Furthermore, pursuant to the President ’ s instructions, and upon further notification to Congress, I will instruct Department attorneys to advise courts in other pending DOMA litigation of the President’s and my conclusions that a heightened standard should apply, that Section 3 is unconstitutional under that standard and that the Department will cease defense of Section 3.
The Department has a longstanding practice of defending the constitutionality of duly-enacted statutes if reasonable arguments can be made in their defense. At the same time, the Department in the past has declined to defend statutes despite the availability of professionally responsible arguments, in part because – as here – the Department does not consider every such argument to be a “reasonable” one. Moreover, the Department has declined to defend a statute in cases, like this one, where the President has concluded that the statute is unconstitutional.
Much of the legal landscape has changed in the 15 years since Congress passed DOMA. The Supreme Court has ruled that laws criminalizing homosexual conduct are unconstitutional. Congress has repealed the military’s Don’t Ask, Don’t Tell policy. Several lower courts have ruled DOMA itself to be unconstitutional. Section 3 of DOMA will continue to remain in effect unless Congress repeals it or there is a final judicial finding that strikes it down, and the President has informed me that the Executive Branch will continue to enforce the law. But while both the wisdom and the legality of Section 3 of DOMA will continue to be the subject of both extensive litigation and public debate, this Administration will no longer assert its constitutionality in court.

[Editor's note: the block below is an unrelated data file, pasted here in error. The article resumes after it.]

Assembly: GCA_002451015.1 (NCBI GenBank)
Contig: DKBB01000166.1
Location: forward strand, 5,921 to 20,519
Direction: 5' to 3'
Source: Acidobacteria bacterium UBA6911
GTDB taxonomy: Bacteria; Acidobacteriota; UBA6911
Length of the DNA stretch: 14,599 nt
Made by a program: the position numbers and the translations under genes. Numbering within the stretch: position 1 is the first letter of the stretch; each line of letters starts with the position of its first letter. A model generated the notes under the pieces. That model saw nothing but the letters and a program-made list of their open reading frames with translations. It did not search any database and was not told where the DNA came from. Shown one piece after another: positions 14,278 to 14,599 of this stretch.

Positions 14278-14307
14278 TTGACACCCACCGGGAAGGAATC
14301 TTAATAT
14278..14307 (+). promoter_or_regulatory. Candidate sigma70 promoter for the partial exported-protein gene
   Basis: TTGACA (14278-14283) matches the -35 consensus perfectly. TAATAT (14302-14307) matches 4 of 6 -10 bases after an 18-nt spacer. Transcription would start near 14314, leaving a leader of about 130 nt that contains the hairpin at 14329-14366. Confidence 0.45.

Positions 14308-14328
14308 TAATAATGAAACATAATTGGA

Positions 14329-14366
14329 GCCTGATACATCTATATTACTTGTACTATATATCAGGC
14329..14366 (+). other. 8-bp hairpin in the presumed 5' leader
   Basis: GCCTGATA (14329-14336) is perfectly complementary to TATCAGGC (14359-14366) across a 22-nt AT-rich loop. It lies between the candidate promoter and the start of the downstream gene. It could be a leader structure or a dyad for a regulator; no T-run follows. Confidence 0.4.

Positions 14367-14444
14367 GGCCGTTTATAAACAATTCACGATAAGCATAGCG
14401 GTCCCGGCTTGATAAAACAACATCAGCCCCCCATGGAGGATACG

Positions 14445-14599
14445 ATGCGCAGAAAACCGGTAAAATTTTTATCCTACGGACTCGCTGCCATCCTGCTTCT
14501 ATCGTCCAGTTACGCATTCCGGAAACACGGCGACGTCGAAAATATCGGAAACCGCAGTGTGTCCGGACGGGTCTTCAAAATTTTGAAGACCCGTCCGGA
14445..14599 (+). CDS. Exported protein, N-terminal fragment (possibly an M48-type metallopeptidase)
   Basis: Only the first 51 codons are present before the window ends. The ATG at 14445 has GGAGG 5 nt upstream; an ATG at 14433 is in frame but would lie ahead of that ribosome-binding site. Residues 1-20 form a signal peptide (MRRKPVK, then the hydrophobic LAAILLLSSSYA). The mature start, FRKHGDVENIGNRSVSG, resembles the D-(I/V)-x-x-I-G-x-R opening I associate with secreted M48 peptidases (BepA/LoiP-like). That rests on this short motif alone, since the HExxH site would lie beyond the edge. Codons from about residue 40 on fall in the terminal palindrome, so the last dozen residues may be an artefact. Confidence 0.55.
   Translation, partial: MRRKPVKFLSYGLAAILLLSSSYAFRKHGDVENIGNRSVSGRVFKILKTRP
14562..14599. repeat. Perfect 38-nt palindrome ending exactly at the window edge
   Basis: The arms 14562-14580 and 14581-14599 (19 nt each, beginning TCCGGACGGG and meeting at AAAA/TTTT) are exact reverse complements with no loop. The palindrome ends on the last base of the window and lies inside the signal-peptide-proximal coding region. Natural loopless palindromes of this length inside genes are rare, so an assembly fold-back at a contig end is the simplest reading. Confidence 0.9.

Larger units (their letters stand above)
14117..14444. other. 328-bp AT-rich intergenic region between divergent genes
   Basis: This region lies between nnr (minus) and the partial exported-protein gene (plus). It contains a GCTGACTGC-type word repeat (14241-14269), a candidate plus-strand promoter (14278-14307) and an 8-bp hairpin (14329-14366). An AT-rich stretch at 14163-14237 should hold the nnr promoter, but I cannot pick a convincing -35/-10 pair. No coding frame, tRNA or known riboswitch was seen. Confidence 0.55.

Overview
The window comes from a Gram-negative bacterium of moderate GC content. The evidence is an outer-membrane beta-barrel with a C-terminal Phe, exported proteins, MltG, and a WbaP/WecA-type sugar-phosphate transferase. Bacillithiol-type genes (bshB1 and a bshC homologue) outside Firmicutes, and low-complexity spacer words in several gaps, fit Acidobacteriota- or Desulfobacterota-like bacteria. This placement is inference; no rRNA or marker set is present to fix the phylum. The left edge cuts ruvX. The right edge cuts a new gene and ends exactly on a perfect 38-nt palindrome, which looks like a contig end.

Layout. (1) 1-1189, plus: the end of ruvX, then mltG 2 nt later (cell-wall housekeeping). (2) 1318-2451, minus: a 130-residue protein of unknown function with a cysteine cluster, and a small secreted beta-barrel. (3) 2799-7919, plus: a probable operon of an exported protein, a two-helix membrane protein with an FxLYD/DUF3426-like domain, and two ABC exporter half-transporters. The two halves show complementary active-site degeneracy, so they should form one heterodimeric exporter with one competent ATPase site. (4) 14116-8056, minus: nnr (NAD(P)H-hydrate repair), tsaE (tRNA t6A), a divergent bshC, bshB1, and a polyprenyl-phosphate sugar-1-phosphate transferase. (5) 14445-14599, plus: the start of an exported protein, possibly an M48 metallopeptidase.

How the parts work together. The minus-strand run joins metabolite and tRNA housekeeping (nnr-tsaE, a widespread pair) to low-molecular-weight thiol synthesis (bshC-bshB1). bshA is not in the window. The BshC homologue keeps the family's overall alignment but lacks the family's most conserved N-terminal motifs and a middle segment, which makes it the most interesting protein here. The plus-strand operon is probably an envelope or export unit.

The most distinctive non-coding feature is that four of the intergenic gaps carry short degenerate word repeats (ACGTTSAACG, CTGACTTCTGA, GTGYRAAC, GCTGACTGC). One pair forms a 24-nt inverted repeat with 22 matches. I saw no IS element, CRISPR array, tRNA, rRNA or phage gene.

The effort to explain the last two years is a bit forced and unpersuasive. It is unclear how the constitutionality of the Act changed in the last two years in the view of the Justice Department. Certainly a couple of district court decisions is hardly an explanation. The mid-term elections seem a bit more relevant. It is doubtful that Holder was willing to take the political risk of opposing DOMA before the mid-term elections. As on torture and the Don’t Ask, Don’t Tell policy, Holder’s actions have often been criticized as driven in these areas more by politics rather than principle. This law presents a clear question of constitutionality that has not materially changed in the last two years. The change, while welcomed, reflects inconsistency bordering on incoherence in how the Administration is approaching gay rights generally.
The line on the participation of Congress would seem to say that the Justice Department will support the selection of a special counsel to fight for the Act (and by extension the legislative branch). We could then have the legislative and executive branches speaking with two different voices before the federal court and potentially before the Supreme Court. It could get quite interesting if the Supreme Court upholds DOMA and whether the Administration would change its position again — resuming defending a law that the President views as unconstitutional.